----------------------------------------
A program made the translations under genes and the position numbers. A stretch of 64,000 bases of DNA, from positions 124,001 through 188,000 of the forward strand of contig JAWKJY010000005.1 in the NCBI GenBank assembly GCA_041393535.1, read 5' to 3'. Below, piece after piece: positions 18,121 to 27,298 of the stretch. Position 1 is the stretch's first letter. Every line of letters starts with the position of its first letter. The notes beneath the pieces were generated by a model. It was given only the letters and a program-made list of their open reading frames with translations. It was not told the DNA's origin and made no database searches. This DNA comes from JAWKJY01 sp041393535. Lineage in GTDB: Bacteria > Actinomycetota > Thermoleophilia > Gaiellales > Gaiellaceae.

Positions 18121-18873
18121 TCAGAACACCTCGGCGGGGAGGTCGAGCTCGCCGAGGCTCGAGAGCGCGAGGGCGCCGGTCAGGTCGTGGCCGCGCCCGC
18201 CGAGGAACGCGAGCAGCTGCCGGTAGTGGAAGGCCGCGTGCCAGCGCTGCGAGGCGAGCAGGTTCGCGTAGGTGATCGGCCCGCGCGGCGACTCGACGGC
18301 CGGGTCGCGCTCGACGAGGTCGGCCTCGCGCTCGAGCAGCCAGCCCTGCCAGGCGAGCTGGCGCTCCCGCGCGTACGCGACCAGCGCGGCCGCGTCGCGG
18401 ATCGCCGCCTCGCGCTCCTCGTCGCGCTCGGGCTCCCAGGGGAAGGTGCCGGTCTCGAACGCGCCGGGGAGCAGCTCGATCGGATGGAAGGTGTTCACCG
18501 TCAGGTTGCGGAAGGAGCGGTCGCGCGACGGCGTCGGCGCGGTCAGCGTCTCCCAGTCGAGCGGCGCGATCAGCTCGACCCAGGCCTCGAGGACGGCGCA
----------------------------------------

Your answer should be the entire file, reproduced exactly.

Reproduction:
A program made the translations under genes and the position numbers. A stretch of 64,000 bases of DNA, from positions 124,001 through 188,000 of the forward strand of contig JAWKJY010000005.1 in the NCBI GenBank assembly GCA_041393535.1, read 5' to 3'. Below, piece after piece: positions 18,121 to 27,298 of the stretch. Position 1 is the stretch's first letter. Every line of letters starts with the position of its first letter. The notes beneath the pieces were generated by a model. It was given only the letters and a program-made list of their open reading frames with translations. It was not told the DNA's origin and made no database searches. This DNA comes from JAWKJY01 sp041393535. Lineage in GTDB: Bacteria > Actinomycetota > Thermoleophilia > Gaiellales > Gaiellaceae.

Positions 18121-18873
18121 TCAGAACACCTCGGCGGGGAGGTCGAGCTCGCCGAGGCTCGAGAGCGCGAGGGCGCCGGTCAGGTCGTGGCCGCGCCCGC
18201 CGAGGAACGCGAGCAGCTGCCGGTAGTGGAAGGCCGCGTGCCAGCGCTGCGAGGCGAGCAGGTTCGCGTAGGTGATCGGCCCGCGCGGCGACTCGACGGC
18301 CGGGTCGCGCTCGACGAGGTCGGCCTCGCGCTCGAGCAGCCAGCCCTGCCAGGCGAGCTGGCGCTCCCGCGCGTACGCGACCAGCGCGGCCGCGTCGCGG
18401 ATCGCCGCCTCGCGCTCCTCGTCGCGCTCGGGCTCCCAGGGGAAGGTGCCGGTCTCGAACGCGCCGGGGAGCAGCTCGATCGGATGGAAGGTGTTCACCG
18501 TCAGGTTGCGGAAGGAGCGGTCGCGCGACGGCGTCGGCGCGGTCAGCGTCTCCCAGTCGAGCGGCGCGATCAGCTCGACCCAGGCCTCGAGGACGGCGCA